These feelings likely harken back to childhood days. We teach children to share their toys, but then as adults, we find it completely acceptable for a few to hoard great wealth or resources. Why have we lost the joy of sharing and being generous?

In mythology, Narcissus was handsome and vain and fell in love with his reflection in the water. He was so infatuated with himself that he couldn’t stop looking into the water, even though he eventually died. Then, a flower bloomed in that spot, commemorating his demise.

Extreme narcissism is known as Narcissistic Personality Disorder, and research has shown that levels of narcissism have increased among Western youth over the past twenty years. However, behavioural scientists are not clear as to the origins of narcissism, but research is seeking answers.5

Social learning theory says that children are more likely to become narcissistic when their parents overvalue them. This means that parents see their children as perfect, always better than other kids, and elevate them onto a pedestal. The psychoanalytic theory states that children are more likely to become narcissistic when their parents lack warmth toward them. In this case, children lack attention from their parents and seek it elsewhere.

Interestingly, parental narcissism only weakly correlated to children becoming narcissists. Instead, parental overvaluation contributed most significantly to the development of narcissism. However, there are many other factors, including genetics, other personality traits, and the environment around children.

The line between positive self-esteem and narcissism is a grey area. We want to praise children, but not to overvalue them or their contributions. There is a definitive social aspect to narcissism. As adults, we must understand what behaviours support healthy self-esteem and behaviours that encourage narcissism.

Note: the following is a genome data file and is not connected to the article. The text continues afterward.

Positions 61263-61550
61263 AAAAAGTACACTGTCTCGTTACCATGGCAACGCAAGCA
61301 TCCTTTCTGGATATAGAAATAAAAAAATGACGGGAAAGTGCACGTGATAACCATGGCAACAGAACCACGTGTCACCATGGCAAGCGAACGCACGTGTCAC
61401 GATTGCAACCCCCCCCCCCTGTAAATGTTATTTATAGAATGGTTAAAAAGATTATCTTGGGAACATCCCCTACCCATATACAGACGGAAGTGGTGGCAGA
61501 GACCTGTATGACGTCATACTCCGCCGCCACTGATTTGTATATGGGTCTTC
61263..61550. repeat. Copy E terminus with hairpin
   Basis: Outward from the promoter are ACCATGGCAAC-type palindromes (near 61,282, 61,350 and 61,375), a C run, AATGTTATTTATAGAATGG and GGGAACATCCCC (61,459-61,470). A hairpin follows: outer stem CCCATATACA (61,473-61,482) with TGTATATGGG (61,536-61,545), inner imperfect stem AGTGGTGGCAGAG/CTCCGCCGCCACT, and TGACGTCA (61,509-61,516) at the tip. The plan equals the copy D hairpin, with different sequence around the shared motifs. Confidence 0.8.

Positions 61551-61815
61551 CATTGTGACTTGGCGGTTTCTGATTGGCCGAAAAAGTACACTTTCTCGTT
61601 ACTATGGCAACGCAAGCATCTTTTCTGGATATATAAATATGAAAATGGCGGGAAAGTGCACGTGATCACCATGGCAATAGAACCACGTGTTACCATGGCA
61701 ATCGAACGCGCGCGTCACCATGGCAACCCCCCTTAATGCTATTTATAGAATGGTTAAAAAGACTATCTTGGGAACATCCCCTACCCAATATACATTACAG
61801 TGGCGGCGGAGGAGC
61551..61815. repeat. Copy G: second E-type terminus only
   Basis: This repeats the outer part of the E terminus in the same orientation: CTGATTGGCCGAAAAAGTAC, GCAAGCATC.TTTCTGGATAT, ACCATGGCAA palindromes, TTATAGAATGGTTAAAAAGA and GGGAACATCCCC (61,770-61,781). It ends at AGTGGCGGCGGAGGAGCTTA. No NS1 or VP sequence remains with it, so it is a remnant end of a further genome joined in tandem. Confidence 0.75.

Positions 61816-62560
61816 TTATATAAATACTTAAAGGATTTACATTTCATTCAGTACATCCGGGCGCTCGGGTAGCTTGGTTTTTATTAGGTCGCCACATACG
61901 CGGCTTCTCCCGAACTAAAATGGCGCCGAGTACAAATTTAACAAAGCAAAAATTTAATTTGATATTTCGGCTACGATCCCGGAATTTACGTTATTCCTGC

As leaders, recognising the traits of narcissism within ourselves is essential. We are all a product of our childhood, but as adults, we should be able to look within and determine what is governing our actions.

False Generosity Instead of Real Empathy

When people are generous to us, sometimes we are so grateful for the attention or assistance that we do not realise why they might be so helpful and kind. When we ask people how they are doing or if they need help, do we want to hear the real answer?

False generosity is given when it is from a place of power, and typically it is done to make the giver look good. Then, the person who received the help ‘owes’ the giver something, and a narcissist will always come to collect. When we have leaders who operate this way, we lose so much potential because genuine empathy and generosity are missing.

We must remember how to collaborate and work together to achieve the goals we desire as a company or corporation. We must be honest with each other and show empathy and kindness.